Stunt Performer Spotlight: Harry Holmes

Featured Interview With Stunt Performer: Harry Holmes

Tell about yourself and your background! *

Until I was 18, I had the privilege of traveling with my ARMY family. My mom was also a business woman, owning a successful nail salon in Daegu, South Korea where we had been stationed. It was in Korea where I found my passion for acting. It honestly found me because it was the beginning of my rebellious teenage years. Back then I was a punk skater and wanted to be a professional skater/Rockstar like most kids. At 13, all I wanted to do was get out of school. This involved skipping school, doing extra curriculars (sports). My parents had my brother and I in Tae Kwon Do school since the age of 5. I honestly hated it with a passion; hated going to class. I was confronted by a teacher of mine about our school’s Drama Club. Didn’t even know what that was. She told me that if I had gotten in through an audition process, I would be able to compete in the DODEA school’s Far East Drama festival. This is where government schools all around the world went to Japan for a week to compete in solo, duos and one act plays. That was all I needed to hear. Luckily, my goofy self got in and the rest was history. I was hooked. When I found out one can make a CAREER out of this, I was all in. I was told how difficult it was to be an actor in Hollywood, but all I knew is I loved telling stories, being on stage, and getting paid to travel. And they feed you?! Sign me up!

What inspired you to become a stunt performer?

I honestly never considered myself a stunt performer. I’m not nearly as cool as them. Those guys/gals really take a beating for their craft. I took a movement/stage combat class for my theatre major at Indiana University and realized, wait a minute, I know martial arts. I can implement those skills on camera. I honestly didn’t realize it was called ‘stunts’. I then began choreographing my own fights for my own and other student short films. I always loved staying in shape, practicing Tae Kwon do and fell in love with Jeet-Koon Do which led me to boxing. I love boxing. The older I get, the more I learn, as an actor, what my body is capable of, and what a professional stunt man is capable of.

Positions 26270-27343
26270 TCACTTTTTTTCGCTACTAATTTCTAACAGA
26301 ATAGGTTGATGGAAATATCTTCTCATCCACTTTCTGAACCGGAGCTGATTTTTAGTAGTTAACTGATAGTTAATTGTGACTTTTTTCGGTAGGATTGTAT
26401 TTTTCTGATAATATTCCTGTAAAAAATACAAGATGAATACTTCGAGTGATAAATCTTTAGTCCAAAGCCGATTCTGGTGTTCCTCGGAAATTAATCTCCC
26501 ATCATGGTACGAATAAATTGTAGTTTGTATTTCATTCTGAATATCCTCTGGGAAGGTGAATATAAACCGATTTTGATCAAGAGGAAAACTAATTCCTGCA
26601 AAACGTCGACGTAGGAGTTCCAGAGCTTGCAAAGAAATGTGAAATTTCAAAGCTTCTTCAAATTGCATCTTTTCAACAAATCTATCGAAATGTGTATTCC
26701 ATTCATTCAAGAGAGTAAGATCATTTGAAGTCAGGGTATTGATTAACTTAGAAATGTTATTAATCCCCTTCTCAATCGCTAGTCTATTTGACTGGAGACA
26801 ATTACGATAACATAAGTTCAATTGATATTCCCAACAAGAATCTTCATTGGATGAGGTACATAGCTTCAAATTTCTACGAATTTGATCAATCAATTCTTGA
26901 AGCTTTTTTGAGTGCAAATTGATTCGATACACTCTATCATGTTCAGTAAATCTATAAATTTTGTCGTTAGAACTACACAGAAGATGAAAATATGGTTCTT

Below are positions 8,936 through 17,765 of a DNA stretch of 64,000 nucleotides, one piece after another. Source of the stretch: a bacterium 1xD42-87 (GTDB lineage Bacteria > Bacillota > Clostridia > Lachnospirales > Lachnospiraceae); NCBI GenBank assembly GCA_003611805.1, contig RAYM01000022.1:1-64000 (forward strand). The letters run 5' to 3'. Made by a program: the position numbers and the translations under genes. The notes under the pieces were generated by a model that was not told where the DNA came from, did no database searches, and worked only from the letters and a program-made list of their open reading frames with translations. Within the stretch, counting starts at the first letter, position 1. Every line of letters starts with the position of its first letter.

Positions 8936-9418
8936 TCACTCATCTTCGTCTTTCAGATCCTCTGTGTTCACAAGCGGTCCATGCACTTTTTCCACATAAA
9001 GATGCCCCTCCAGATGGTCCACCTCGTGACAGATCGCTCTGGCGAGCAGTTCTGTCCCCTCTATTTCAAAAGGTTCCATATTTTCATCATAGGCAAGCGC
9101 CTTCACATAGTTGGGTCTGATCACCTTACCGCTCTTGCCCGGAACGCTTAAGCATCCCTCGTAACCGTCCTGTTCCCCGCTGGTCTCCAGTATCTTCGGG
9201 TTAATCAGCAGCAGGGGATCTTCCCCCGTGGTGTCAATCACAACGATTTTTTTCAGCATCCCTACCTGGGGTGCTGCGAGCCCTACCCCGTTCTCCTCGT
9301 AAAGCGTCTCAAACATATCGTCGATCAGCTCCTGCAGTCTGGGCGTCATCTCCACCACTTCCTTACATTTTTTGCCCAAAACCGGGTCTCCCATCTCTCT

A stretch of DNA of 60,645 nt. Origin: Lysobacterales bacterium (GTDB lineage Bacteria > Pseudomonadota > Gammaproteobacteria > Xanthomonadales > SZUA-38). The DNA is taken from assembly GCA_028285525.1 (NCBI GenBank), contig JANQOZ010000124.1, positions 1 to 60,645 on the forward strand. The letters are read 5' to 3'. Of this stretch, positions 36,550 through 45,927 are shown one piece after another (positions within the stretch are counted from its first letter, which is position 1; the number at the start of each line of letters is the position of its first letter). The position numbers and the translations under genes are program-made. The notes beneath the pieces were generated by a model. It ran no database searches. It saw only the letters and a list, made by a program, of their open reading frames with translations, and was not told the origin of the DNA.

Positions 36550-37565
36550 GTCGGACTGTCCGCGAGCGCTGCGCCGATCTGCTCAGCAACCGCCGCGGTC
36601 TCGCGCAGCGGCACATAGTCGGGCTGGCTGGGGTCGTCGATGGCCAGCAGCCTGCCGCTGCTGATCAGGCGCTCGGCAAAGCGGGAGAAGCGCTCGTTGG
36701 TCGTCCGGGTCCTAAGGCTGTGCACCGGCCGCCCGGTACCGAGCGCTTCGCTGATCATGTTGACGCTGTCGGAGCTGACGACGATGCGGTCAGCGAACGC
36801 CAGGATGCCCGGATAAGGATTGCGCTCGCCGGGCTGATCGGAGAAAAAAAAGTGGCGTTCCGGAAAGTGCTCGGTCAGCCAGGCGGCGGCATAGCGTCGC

What is your greatest skill as a stunt performer, is there a stunt behind it?

My greatest skill would be combat. I enjoy coming up with choreography and performing fight scenes. I still have yet to learn precision driving. That’s next. I love cars. There’s a scene in the movie ‘Wanted’ with Angelina Jolie and James McAvoy where Jolie spins the car in a 360 and scoops McAvoy. Seeing the bts of that was amazing. I very much want to learn track and drifting. I am hoping to be in the Fast and Furious franchise.

What is the best part about being a stunt performer?

The physicality. I honestly enjoy acting getting hit. Getting hit is what SELLS the hit. Then you add the sound effects. Movie magic. Nothing better than a great fight. I.e. Warrior, The Matrix, Ip Man (the best cinematography).The MOST important part is performing the stunts and not getting hurt. Safety first!

Tell your all-time favorite stunt story!

I did a tv show that involved wire work. I had never done wire work before. The director showed me what he wanted. The team told me they were a part of the stunt team FOR The Matrix which had me very nervous and excited. I discovered how tough and fun it was. Coordinating with the wire crew and timing everything was very fun to experience. I had to jump in the air, Matrix style, land a kick and my co-star had to throw me backwards making me do a backflip. WHAT. A. RUSH!! Talk about FOCUS! Amazing experience.

What advice would you give other stunt performers?

Start slow. Make sure to stretch. Keep that body limber. Make sure to stay connected with the other performers. If there is a mess up, with connection, your less likely to make actual contact. There’s a lot of acting involved IN stunt work. It’s not just movement. Study how the actor moves. How the character walks, body posture, gestures. Enhance the performance.

Anything else you'd like to tell the community about?

Filmmaking is a privilege. We get to play pretend and get PAID for it. Be a student in training and a master at work, but still willing to learn and take notes. Learn something new on every set. Be inclusive. Keep it fun!

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